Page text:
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TimA: Careful with Apple devices and 40Mhz, AFAIK they dont support it at all??

They don't. However they work just fine on every 40mhz network i've connected to. As all the other devices i've had experience with.
I use 40mhz as theres no wifi congestion here and i can crank up to 18MB/s over 2.4 40mhz. If there was, i wouldn't use it as it would probably make the situation worse, rather than better.

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  # 976395 29-Jan-2014 07:31
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TimA: Careful with Apple devices and 40Mhz, AFAIK they dont support it at all??


Not correct.

They do not support 40MHz on 2.4GHz in order to reduce interference with neighbouring networks, but do support 40MHz on 5GHz where the radio channels are wider. This has been the case since the first 802.11n Airport Extreme was introduced in Jan 2007. Same applies to Apple desktops / laptops.

The exception is some (mostly earlier) iOS devices that had more limited WiFi, presumably as a cost saving measure, and high speed wasn't required for the sorts of things it was expected you would do with them. In these cases, devices are often limited to 2.4GHz only, which will be 20MHz channels.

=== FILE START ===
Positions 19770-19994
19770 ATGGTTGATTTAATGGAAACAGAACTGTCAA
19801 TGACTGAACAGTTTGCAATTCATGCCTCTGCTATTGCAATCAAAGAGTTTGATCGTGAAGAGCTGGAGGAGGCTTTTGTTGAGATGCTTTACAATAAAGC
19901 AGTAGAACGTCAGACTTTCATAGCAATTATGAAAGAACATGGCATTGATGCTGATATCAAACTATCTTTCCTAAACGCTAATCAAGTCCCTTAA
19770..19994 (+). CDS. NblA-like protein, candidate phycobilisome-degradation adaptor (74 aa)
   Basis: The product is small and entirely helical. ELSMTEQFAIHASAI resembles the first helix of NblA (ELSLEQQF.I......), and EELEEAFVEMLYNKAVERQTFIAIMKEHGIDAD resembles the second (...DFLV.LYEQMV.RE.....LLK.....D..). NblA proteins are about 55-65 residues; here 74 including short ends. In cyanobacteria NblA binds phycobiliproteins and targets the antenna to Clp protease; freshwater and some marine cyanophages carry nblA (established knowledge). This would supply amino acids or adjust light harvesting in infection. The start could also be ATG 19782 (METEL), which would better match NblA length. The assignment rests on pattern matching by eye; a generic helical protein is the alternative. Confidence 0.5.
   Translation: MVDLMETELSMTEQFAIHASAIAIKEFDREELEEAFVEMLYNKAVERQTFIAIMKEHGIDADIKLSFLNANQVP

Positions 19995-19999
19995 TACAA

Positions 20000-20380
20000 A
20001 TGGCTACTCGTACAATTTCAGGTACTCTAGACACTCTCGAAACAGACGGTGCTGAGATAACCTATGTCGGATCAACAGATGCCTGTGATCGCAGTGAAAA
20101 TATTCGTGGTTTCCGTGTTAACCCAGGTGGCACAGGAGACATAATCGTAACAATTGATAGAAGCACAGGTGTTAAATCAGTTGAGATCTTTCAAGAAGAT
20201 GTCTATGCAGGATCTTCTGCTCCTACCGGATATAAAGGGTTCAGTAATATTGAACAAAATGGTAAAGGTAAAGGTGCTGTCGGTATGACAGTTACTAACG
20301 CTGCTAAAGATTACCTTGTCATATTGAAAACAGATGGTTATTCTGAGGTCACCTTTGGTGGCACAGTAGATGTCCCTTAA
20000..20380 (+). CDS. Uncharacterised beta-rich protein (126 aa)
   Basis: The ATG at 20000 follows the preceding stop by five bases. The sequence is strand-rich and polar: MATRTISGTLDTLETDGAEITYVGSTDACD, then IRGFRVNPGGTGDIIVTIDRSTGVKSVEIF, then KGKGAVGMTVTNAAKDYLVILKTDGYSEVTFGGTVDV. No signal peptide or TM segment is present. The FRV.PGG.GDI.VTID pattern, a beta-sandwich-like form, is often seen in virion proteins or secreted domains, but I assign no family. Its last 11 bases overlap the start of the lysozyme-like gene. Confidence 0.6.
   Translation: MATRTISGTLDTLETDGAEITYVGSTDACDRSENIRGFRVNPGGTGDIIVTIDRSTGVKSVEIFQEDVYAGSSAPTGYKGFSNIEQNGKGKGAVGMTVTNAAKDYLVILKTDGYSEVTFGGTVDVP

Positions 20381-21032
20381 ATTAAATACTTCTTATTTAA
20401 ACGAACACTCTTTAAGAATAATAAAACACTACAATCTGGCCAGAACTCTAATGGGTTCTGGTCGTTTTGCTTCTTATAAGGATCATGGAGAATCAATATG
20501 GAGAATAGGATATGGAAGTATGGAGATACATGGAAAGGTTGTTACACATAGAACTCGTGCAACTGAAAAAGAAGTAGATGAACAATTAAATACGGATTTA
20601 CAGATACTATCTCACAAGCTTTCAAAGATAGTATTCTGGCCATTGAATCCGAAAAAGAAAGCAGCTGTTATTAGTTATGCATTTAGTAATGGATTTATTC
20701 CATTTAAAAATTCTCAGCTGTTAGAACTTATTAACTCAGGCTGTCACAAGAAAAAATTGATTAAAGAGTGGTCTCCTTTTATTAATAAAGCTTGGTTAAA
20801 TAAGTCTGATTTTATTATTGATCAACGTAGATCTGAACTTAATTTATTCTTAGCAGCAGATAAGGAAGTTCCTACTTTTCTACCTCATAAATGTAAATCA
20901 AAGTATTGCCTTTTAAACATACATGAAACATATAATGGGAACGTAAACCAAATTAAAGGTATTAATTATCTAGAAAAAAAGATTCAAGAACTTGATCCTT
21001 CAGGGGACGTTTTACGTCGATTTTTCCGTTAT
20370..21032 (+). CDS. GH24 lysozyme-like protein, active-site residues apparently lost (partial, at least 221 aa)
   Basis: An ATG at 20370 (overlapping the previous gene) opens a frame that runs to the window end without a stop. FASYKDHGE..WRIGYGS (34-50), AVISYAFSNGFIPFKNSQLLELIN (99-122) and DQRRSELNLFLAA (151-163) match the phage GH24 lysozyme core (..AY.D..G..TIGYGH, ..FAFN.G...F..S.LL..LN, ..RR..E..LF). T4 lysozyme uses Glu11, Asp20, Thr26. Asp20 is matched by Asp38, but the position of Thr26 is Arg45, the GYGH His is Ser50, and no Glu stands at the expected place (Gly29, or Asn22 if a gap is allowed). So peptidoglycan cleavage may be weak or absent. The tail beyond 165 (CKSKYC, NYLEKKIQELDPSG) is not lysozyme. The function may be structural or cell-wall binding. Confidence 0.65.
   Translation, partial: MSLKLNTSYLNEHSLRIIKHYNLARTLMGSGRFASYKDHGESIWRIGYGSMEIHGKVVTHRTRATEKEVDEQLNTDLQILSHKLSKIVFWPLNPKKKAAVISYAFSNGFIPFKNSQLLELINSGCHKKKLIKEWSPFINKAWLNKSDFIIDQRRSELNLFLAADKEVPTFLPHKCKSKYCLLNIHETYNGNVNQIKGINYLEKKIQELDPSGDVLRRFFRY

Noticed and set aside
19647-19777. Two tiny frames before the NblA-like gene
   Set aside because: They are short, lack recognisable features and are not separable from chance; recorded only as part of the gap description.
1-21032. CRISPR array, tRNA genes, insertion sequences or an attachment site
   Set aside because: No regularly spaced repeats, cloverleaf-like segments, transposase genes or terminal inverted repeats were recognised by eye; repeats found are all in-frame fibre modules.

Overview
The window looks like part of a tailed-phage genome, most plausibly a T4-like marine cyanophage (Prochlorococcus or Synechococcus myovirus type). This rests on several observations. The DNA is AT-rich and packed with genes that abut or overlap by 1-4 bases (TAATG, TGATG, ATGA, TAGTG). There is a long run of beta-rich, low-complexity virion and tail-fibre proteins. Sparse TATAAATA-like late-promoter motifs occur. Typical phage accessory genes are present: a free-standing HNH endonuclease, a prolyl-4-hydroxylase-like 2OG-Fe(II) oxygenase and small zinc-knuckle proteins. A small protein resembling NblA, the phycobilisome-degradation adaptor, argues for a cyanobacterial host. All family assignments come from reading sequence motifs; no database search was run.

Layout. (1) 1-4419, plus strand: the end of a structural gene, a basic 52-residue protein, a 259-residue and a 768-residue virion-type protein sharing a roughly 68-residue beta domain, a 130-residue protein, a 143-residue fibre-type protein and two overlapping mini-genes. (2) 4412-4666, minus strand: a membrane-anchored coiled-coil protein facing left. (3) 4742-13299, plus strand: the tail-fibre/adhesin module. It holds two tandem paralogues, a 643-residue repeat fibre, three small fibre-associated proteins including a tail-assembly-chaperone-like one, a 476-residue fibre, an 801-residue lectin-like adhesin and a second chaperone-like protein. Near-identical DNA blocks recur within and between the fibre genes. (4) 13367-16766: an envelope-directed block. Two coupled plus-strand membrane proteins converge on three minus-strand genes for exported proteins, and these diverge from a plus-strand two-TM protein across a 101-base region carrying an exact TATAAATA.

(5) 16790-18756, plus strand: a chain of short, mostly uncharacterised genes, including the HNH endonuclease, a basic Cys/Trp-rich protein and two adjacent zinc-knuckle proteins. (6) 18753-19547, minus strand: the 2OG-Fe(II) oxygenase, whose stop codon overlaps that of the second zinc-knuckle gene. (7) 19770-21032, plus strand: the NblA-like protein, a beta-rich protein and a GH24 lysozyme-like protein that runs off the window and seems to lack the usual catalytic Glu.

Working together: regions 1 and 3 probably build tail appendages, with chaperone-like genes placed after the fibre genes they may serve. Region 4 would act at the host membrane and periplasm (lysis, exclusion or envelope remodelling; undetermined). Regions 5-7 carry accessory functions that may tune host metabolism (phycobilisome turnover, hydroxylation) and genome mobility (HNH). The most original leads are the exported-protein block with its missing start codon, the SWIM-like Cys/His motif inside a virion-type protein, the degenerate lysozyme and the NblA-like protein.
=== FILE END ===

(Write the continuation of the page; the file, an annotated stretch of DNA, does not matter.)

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  # 976839 29-Jan-2014 17:50
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tdgeek: Speaking of 40Mhz, when I have my TP-Link W8960N on 40, its unstable, is there a setting that will assist that in any way, or is it the nature of the beast? 20mhz is rock solid


Using a 40mhz wide channel will make you susceptible to more interference.
Another router or device with a 20mhz width could come and occupy part of that 40mhz worth of bandwidth. It is also usually the case that a 40mhz channel has half the output of a 20mhz because the transmit power is spread over a wider bandwidth. So your noise margin - that is the difference between your signal and background noise is less so it wont be as stable.

40mhz should really only be used for high speed + short distance.




Ray Taylor
Taylor Broadband (rural hawkes bay)
www.ruralkiwi.com

There is no place like localhost
For my general guide to extending your wireless network Click Here